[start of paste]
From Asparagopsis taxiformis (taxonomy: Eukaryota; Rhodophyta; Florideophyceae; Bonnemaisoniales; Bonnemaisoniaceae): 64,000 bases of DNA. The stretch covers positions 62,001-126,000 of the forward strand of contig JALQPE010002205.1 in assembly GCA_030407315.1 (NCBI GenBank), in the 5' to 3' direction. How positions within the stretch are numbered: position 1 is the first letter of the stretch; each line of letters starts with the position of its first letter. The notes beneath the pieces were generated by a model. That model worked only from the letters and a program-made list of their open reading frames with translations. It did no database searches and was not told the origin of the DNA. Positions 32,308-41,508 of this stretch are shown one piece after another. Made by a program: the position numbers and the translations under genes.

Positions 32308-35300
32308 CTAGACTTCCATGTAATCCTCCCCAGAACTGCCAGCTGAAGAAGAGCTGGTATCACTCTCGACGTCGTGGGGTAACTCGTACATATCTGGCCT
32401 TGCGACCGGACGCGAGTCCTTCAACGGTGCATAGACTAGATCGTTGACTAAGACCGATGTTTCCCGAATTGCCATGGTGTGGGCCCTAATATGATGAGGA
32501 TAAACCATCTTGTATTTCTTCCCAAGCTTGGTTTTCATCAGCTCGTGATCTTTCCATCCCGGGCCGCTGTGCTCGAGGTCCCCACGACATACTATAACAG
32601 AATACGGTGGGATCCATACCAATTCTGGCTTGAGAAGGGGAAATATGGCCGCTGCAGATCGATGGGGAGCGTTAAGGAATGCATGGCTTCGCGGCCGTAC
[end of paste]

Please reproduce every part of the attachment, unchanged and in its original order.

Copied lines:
From Asparagopsis taxiformis (taxonomy: Eukaryota; Rhodophyta; Florideophyceae; Bonnemaisoniales; Bonnemaisoniaceae): 64,000 bases of DNA. The stretch covers positions 62,001-126,000 of the forward strand of contig JALQPE010002205.1 in assembly GCA_030407315.1 (NCBI GenBank), in the 5' to 3' direction. How positions within the stretch are numbered: position 1 is the first letter of the stretch; each line of letters starts with the position of its first letter. The notes beneath the pieces were generated by a model. That model worked only from the letters and a program-made list of their open reading frames with translations. It did no database searches and was not told the origin of the DNA. Positions 32,308-41,508 of this stretch are shown one piece after another. Made by a program: the position numbers and the translations under genes.

Positions 32308-35300
32308 CTAGACTTCCATGTAATCCTCCCCAGAACTGCCAGCTGAAGAAGAGCTGGTATCACTCTCGACGTCGTGGGGTAACTCGTACATATCTGGCCT
32401 TGCGACCGGACGCGAGTCCTTCAACGGTGCATAGACTAGATCGTTGACTAAGACCGATGTTTCCCGAATTGCCATGGTGTGGGCCCTAATATGATGAGGA
32501 TAAACCATCTTGTATTTCTTCCCAAGCTTGGTTTTCATCAGCTCGTGATCTTTCCATCCCGGGCCGCTGTGCTCGAGGTCCCCACGACATACTATAACAG
32601 AATACGGTGGGATCCATACCAATTCTGGCTTGAGAAGGGGAAATATGGCCGCTGCAGATCGATGGGGAGCGTTAAGGAATGCATGGCTTCGCGGCCGTAC